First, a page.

This spring, the city of Chicago will fill up with international dignitaries, and with them will come protesters—perhaps more than the city has ever seen. The city will play host to both NATO and the G-8 summit, two entities that usually draw a crowd. In preparation, it seems, the city is looking at ways to learn from past protest-mistakes and keep things quiet this time around.
In 2003, according to the Chicago Tribute, police arrested more than 500 people in an impromptu Iraq War demonstration, leading a federal judge to call the city’s protest rules an “idiocy”.
During that demonstration, protestors were corralled into a single area and then were arrested on a massive scale, without being given the opportunity to comply with orders to leave. Judge Richard Posner rejected the city’s attempts to have two civil lawsuits involving hundreds of plaintiffs dismissed.
Posner said the bad permit rules and bad decisions from police led to mass confusion. He said that police, “perhaps in some panic, resorted to mass arrests without justification.”
The judge’s rulings have helped spur some action by the city to amend those policies that govern protest permits and impromptu demonstrations. But, some say Mayor Rahm Emanuel is using “fear mongering” to spur support for drastic changes that are reportedly unnecessary. According to NPR, some even believe he is staging an attack on the constitutional right to protest.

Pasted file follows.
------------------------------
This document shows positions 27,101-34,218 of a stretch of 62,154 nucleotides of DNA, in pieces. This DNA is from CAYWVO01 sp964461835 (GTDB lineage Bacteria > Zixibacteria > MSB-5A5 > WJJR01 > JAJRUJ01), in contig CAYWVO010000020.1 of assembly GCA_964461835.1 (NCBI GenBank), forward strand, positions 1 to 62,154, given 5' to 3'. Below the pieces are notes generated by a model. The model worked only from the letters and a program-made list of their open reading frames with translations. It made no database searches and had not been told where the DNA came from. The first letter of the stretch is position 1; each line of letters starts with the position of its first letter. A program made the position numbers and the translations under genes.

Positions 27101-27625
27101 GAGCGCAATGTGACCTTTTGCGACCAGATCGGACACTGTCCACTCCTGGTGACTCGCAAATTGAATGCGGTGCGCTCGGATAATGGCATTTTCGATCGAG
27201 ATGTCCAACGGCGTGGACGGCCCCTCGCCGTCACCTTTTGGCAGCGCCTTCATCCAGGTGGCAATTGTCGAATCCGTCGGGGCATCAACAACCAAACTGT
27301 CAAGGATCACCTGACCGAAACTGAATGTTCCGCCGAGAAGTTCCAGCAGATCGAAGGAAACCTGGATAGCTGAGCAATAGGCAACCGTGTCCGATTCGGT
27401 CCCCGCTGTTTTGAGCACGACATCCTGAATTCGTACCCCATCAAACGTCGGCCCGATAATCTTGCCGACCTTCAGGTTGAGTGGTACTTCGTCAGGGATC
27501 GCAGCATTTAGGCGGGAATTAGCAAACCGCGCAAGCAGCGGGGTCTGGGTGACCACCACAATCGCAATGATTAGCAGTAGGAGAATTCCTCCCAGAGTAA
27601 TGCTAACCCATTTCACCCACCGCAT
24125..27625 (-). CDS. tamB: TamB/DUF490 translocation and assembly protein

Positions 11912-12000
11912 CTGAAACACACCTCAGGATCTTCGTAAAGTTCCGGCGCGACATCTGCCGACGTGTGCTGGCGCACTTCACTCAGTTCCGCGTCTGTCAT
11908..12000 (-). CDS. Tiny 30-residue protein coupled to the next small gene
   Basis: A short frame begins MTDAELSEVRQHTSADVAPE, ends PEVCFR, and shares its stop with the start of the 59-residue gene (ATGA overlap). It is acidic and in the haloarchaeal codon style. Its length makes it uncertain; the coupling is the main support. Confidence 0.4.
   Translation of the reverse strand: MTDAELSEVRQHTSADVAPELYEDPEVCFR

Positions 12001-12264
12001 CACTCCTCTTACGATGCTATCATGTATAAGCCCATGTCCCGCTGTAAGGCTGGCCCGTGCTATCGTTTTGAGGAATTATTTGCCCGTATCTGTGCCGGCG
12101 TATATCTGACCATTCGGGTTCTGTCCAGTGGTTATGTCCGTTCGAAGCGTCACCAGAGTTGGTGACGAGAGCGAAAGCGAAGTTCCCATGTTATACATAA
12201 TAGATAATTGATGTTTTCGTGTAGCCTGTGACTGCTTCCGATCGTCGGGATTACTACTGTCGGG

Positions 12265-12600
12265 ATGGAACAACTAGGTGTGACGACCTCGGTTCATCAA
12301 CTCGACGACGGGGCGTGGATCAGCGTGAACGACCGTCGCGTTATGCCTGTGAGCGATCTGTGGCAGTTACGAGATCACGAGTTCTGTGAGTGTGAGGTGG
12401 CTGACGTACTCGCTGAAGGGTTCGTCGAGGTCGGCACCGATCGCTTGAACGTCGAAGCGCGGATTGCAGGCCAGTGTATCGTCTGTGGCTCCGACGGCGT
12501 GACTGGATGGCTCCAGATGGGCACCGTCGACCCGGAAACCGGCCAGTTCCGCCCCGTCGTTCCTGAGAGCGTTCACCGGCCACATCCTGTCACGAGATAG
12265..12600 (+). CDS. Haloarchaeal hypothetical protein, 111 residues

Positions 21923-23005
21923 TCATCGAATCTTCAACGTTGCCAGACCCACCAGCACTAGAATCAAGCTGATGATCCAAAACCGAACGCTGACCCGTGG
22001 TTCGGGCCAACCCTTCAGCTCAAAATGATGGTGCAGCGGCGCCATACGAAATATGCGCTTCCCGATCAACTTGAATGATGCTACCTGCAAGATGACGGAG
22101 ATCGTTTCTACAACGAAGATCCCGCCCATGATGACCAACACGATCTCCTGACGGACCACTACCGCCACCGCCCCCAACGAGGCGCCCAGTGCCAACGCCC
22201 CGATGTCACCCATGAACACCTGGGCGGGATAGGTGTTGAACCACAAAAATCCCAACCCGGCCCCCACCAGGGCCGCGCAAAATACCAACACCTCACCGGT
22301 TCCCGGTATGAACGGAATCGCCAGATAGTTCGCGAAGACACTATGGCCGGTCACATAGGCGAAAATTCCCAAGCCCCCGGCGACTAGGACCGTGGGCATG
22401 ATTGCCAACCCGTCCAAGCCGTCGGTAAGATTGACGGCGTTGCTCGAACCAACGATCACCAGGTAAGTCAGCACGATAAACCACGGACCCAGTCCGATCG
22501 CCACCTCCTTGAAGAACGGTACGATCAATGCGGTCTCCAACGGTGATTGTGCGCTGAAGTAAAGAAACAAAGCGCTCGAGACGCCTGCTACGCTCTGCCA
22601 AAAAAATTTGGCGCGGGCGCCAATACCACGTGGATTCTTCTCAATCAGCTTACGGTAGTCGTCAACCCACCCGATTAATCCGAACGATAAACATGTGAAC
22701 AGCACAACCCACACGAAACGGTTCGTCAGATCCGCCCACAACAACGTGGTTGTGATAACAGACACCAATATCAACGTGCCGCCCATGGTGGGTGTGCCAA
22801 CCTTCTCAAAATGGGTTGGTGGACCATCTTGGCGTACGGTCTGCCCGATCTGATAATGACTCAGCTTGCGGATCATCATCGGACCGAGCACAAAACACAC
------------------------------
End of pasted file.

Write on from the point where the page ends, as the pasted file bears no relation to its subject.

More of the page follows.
What is it that Emanuel wants? Well, for starters he would like the authority to spend money during the international meetings without getting any approval from the City Council. He would also like the Chicago police to have the power to deputize out of state law enforcement. Finally, he would like to place restrictions on where and when protests can occur.
He reportedly wants to cover all of the bases—to prepare for any possible occurrence. “But foreseeing every constitutional contingency is probably impossible,” says Alex Keefe with NPR.
Some are concerned that all of this talk will only spur more active protests. Protestors don’t want to be told about restrictions being placed on their right to assemble and protest, it may only makes things more volatile.
Typically, arrests made during protests like this are for disorderly conduct and related charges. It’s not unusual for people to be arrested and charged when they weren’t doing anything wrong. The 2003 Iraq War protests proved this. Charges in nearly all 500 arrests on that day were later dismissed.
You can’t always be so lucky as to have your criminal charges dropped as part of a massive mistake by the police department. In many or most cases, the help of a local criminal defense attorney is crucial in getting a positive end result.
If you are charged with disorderly conduct or something similar, we may be able to help. Contact us today to discuss the details and what options you have.